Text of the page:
This week Moby-Dick um…. suddenly became a play? We had Shakespearean soliloquies from Ahab, Starbuck, and Stubb (I guess Flask, who in addition to never getting to butter his bread, won’t be getting his own soliloquy either). Then we get a fully scripted scene—stage directions and all—featuring the harpooners and crew. Next comes the title chapter “Moby Dick,” in which we get the villainous back story of the legendary whale, as well as the tale of how he drove Ahab mad, followed by a very obsessive meditation on the color white. In fact, the word “white” or “whiteness” appears 73 times in “The Whiteness of the Whale.” I discussed this chapter with writer and artist Sadie Rebecca Starnes in this week’s episode of the Moby-Dick MiniPod.
Other topics discussed in this episode: reading Moby-Dick on a bullet train in Tokyo — the sublime — the terrifying nature of whiteness — lead white, a poisonous paint — When We Cease to Understand the World — the void — Typee — Americans’ inability to define themselves — Jack London — Top Gun — the soliloquy chapters.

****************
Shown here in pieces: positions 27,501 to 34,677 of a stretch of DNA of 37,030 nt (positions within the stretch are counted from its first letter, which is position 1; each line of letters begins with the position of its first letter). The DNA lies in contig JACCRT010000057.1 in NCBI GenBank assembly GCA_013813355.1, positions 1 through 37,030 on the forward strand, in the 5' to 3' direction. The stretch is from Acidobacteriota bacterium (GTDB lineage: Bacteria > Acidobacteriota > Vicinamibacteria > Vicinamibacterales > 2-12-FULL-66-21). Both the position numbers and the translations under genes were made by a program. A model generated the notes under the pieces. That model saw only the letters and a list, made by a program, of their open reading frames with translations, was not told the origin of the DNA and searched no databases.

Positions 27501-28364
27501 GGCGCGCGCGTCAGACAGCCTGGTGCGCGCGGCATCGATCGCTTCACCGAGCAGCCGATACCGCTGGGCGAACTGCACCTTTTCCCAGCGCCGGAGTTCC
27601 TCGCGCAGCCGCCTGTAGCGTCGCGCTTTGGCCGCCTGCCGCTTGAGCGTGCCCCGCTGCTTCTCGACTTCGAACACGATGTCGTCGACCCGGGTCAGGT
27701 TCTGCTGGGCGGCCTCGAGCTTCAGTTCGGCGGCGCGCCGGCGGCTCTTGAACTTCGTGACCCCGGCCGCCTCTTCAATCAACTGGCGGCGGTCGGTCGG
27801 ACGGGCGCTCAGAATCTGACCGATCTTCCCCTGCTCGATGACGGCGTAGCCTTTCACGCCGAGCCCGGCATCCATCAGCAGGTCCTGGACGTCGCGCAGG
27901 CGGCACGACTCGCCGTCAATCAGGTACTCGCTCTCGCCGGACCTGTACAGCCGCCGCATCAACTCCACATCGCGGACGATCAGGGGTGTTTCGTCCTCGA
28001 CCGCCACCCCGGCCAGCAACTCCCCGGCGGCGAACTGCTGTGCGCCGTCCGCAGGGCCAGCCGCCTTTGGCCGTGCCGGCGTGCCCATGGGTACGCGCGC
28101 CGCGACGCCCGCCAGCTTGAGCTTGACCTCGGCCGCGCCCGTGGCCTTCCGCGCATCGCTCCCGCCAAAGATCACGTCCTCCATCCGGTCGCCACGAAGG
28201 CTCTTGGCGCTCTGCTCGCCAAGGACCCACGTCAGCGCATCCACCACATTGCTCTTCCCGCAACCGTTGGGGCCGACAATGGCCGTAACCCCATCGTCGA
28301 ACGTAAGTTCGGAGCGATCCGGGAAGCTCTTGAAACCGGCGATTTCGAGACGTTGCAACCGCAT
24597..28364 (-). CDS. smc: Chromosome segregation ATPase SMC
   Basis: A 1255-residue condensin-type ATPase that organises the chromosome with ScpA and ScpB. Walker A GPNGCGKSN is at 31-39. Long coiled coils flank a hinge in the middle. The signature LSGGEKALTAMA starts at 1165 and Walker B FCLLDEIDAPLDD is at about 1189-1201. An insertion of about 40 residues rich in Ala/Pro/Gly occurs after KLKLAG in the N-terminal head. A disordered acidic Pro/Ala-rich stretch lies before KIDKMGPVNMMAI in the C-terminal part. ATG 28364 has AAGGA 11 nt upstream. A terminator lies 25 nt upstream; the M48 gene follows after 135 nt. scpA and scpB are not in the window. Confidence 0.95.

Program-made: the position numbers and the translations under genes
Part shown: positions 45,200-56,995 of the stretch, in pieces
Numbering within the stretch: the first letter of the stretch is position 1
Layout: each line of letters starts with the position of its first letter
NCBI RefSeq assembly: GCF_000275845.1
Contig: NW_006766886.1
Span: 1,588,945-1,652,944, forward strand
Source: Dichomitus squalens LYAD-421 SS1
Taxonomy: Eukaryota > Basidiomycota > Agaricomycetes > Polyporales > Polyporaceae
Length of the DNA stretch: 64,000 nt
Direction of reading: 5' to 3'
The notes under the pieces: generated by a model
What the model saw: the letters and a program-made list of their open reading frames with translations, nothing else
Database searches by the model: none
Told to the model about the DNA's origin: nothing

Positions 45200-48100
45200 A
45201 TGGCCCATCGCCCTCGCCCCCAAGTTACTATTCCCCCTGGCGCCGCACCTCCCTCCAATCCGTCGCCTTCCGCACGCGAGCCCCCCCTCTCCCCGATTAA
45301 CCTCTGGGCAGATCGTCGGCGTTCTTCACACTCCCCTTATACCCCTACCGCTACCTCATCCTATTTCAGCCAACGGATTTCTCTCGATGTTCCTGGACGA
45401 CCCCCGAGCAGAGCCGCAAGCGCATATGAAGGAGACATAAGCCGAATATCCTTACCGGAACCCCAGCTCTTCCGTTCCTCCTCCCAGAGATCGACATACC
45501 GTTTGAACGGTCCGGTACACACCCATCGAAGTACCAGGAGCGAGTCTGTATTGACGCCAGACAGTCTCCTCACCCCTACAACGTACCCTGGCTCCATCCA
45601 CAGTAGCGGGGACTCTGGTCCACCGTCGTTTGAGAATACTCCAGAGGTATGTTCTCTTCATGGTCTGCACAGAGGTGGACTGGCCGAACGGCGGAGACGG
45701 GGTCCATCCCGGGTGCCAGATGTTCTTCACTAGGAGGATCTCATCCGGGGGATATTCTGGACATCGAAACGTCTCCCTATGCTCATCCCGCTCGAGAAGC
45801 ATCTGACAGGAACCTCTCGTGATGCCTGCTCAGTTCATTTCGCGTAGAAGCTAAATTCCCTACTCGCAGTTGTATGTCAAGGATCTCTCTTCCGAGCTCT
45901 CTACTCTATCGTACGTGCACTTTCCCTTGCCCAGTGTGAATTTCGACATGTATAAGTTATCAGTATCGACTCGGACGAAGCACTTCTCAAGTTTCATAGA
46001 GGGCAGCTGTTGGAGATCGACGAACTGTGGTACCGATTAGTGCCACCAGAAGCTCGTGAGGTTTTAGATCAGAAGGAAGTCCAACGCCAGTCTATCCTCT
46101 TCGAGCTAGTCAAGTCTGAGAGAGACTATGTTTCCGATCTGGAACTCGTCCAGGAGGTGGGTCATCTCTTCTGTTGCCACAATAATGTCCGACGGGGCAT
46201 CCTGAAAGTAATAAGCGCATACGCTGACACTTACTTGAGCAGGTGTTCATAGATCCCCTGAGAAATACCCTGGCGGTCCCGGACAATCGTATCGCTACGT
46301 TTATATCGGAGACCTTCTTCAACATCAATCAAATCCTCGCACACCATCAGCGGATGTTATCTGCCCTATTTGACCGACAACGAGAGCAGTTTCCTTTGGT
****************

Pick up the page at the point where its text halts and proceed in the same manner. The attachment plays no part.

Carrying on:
I was excited that Sadie chose “The Whiteness of the Whale” to discuss because it’s one of my favorite chapters so far. I first heard about this chapter a couple years ago, in the Esmé Weijun Wang episode of Yahdon Israel’s show LIT, and it’s what piqued my interest in reading Moby-Dick. Yahdon and Esmé discuss Moby-Dick in such a conversational, fun way that something clicked for me. Suddenly, the book felt fresh and modern, something you could laugh about, and I especially remember the way they share a laugh about “the chapter about whiteness.” It still took me a few more years to get around to actually reading the novel, lol, but that moment made an impression on me, and I've tried to bring that same spirit to my Moby Dick Summer recaps.
Anyway, what “The Whiteness of the Whale” was to me, has been hinted; what, at times, it was to you, as yet remains unsaid. So let’s hear it: what did you think about this chapter? As Sadie mentioned, we can read it in a thousand different ways. What did it mean to you?